Quebec CanadaTo Censor Offshore Online Gambling

Published Friday, May 27, 2016 -
Quebec CanadaTo Censor Offshore Online Gambling

The international online gambling industry depends a great deal on the cooperation of internet service providers and government authorities to function and grow. In many jurisdictions there are strategies that governments have been using to stem the illegal offerings made by internet gambling operators which are somewhat controversial. In the USA the financial institutions were ordered to not accept transactions originating from online gambling operations and in other areas the internet service providers were told not to give access to unlicensed offshore online gambling.

The legal implications that ensue when the internet is disrupted are costly and time consuming for international online gambling operators who operate in the legal grey areas.

Recently Quebec Canada’s Bill 74 omnibus legislation which includes language authorizing the ministry of finance to order Internet Service Providers block online gambling sites not authorized by the provincial gambling monopoly Loto-Quebec was passed in Quebec’s provincial parliament.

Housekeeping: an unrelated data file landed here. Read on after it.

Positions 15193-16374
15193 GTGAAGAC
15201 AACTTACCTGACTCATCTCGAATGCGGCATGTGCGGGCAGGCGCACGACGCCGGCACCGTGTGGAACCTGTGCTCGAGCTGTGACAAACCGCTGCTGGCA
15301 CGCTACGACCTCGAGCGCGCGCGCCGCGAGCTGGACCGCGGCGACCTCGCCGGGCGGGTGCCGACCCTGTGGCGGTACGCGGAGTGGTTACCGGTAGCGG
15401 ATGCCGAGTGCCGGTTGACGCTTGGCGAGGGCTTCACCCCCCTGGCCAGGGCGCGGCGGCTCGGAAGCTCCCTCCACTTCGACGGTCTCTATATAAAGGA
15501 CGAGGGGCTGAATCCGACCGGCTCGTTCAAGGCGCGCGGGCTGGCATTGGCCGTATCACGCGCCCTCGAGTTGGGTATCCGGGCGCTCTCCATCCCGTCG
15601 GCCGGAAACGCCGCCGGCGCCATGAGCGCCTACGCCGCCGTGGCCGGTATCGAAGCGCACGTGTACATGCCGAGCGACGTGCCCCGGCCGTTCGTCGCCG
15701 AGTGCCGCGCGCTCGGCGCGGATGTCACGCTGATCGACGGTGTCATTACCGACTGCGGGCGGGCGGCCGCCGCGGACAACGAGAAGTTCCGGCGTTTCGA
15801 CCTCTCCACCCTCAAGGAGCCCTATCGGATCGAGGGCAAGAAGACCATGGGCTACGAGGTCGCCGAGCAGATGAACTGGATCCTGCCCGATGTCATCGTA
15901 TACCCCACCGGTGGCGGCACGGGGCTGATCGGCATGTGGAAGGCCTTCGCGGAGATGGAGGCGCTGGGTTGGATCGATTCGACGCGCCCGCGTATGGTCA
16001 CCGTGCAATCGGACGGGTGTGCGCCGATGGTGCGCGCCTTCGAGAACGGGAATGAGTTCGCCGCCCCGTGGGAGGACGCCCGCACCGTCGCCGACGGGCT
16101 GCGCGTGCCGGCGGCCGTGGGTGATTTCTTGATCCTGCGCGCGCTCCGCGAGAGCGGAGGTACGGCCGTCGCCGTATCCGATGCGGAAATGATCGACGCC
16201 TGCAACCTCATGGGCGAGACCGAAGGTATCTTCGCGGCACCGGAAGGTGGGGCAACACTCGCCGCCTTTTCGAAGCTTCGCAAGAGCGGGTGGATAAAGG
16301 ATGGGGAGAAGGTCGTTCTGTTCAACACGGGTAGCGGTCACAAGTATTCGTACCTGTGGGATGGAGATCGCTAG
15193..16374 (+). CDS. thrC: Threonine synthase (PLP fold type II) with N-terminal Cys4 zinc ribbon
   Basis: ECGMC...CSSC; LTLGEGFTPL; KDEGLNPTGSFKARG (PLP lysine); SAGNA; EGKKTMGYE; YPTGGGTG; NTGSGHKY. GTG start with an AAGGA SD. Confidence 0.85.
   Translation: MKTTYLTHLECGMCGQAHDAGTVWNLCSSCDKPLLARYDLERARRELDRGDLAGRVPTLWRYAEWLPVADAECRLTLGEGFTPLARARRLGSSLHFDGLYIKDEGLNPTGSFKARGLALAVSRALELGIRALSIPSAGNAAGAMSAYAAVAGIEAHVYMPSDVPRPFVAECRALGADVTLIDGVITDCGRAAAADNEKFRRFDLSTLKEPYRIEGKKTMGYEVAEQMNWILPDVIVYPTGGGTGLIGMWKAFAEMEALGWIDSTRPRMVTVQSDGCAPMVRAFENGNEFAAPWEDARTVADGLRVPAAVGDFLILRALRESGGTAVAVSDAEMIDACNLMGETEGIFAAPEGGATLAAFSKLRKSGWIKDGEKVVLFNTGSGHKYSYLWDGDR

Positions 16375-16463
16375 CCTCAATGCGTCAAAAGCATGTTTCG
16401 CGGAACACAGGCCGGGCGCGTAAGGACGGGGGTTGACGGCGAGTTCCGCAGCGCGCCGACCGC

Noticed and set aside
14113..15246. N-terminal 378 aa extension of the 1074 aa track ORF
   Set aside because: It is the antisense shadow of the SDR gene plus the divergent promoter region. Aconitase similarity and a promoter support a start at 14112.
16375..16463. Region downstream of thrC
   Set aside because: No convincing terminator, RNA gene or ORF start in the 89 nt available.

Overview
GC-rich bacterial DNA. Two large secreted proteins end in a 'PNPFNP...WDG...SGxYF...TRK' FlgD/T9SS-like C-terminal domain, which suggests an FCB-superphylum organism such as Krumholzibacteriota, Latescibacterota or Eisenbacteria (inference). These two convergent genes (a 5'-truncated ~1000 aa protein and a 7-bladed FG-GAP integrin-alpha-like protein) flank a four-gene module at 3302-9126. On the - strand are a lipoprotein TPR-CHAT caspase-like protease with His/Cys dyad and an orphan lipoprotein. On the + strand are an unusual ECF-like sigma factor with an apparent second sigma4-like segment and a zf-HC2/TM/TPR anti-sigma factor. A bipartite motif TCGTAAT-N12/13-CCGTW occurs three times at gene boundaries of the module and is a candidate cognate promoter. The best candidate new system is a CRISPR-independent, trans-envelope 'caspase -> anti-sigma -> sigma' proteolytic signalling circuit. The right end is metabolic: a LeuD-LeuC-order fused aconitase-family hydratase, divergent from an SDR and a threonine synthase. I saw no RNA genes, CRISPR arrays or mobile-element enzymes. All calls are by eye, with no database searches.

The internet service providers are compelled to respond to the government’s ruling which some legal voices claim is not valid because the telecommunications is part of the federal rather than provincial jurisdiction. Censorship of this type has no precedent in Canadian law and will be contested by the censorship watchdog groups. Quebec’s provincial finance minister Carlos Leitao used the argument that Quebec would be framing the issue as a ‘public health’ matter.  In order to protect the public it was said that only Loto-Quebec had the tools to protect the province’s problem gamblers from harm. Loto-Quebec would benefit from the blocking of competitive web locations offering online gambling by $27m per year in additional revenue.

The unprecedented controversy that Bill 74 has created was discussed in the House of Commons recently during which Minister of Canadian Heritage Mélanie Joly said that the Liberal party “believe in net neutrality” and would be having “ongoing discussions” with Quebec. These talks are most likely now legal issues for the courts.

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